22 Pages Posted: 26 Nov 2011
Date Written: November 25, 2011
At this late date in the march of the plain English movement in legal writing, for the Nigerian legal community this article is a pioneering work. It might be a matter of professional pride for me as a Nigerian lawyer and legal writer to be at the forefront of what I hope will become the Nigerian plain English movement. But it is a source of great concern, for me and a very few others, that Nigerian lawyers continue to cling, often tenaciously, to the three Ls that bedevil legal writing: Latinisms, lawyerisms, and legalese.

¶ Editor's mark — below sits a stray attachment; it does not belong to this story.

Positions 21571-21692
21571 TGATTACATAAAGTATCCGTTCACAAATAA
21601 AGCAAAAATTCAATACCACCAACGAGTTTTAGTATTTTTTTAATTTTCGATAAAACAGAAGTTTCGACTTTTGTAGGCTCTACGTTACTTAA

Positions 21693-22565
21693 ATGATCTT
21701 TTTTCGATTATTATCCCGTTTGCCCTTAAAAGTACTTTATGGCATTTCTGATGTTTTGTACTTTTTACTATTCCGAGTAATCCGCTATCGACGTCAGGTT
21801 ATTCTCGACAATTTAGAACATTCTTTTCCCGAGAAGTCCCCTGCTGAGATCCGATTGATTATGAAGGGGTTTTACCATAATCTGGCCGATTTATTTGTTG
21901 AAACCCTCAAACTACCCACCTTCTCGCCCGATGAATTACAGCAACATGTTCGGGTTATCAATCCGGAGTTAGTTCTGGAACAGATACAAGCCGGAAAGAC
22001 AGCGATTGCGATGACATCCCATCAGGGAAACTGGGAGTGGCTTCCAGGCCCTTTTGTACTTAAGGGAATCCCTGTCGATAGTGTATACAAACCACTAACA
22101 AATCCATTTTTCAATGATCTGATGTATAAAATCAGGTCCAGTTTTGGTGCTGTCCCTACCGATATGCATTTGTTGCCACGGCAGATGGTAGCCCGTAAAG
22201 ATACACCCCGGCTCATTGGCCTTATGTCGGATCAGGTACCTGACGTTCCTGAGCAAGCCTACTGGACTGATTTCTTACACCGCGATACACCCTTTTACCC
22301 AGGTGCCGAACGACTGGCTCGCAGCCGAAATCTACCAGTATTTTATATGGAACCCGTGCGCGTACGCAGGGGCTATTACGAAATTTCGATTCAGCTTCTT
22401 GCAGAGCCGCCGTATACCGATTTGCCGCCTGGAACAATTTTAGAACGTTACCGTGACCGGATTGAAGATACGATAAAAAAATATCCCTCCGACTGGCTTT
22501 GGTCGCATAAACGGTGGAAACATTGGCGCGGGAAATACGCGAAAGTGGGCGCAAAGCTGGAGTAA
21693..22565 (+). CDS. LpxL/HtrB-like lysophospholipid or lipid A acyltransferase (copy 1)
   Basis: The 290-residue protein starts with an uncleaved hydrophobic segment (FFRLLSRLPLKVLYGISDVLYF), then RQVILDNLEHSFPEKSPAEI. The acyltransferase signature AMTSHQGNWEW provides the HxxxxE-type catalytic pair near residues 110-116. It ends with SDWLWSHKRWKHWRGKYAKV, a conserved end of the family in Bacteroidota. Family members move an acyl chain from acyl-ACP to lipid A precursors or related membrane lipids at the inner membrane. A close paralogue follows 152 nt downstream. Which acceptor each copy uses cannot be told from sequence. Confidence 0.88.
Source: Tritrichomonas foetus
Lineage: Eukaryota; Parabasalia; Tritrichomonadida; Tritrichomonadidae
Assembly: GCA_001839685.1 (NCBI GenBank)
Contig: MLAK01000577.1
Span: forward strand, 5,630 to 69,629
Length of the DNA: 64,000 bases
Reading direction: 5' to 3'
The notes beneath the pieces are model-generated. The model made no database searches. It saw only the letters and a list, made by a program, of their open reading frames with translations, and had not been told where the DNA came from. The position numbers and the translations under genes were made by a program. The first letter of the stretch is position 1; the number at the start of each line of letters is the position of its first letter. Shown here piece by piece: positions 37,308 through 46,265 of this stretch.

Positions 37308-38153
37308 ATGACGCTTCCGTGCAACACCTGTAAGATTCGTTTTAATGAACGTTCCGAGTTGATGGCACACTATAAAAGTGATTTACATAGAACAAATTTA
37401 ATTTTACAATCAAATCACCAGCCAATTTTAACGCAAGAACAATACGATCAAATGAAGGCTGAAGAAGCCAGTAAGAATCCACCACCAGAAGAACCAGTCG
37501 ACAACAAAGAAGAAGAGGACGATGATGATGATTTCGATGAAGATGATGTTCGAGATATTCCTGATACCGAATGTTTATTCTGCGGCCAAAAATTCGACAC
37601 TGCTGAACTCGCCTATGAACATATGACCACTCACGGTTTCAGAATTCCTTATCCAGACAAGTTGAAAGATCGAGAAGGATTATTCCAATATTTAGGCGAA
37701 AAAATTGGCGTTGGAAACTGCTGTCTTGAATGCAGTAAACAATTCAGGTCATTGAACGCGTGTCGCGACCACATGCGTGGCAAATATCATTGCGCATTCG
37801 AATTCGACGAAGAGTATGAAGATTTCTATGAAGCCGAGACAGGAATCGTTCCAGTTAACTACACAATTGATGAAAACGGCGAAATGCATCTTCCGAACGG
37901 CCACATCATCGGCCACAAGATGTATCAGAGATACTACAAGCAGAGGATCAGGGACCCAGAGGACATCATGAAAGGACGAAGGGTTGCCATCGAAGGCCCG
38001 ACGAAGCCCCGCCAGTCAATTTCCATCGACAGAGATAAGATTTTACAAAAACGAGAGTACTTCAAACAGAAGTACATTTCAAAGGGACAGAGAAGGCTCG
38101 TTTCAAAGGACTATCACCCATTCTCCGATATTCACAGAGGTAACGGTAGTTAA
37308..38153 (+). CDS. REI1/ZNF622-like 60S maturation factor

In this article I call the attention of the legal profession in Nigeria to the plain writing trends in law, and urge them to subscribe.
I recognise that professional resistance to plain English is not restricted to Nigeria, but extends to even the most advanced jurisdictions. Lawyers everywhere tend to be conservative, but the linguistic conservatism of Nigerian lawyers goes beyond the norm. Nigerian lawyers speak, and write, differently from their colleagues and clients from sister common law, English-speaking jurisdictions. This creates serious difficulty in the context of the globalisation of legal services and the opening up of legal markets.
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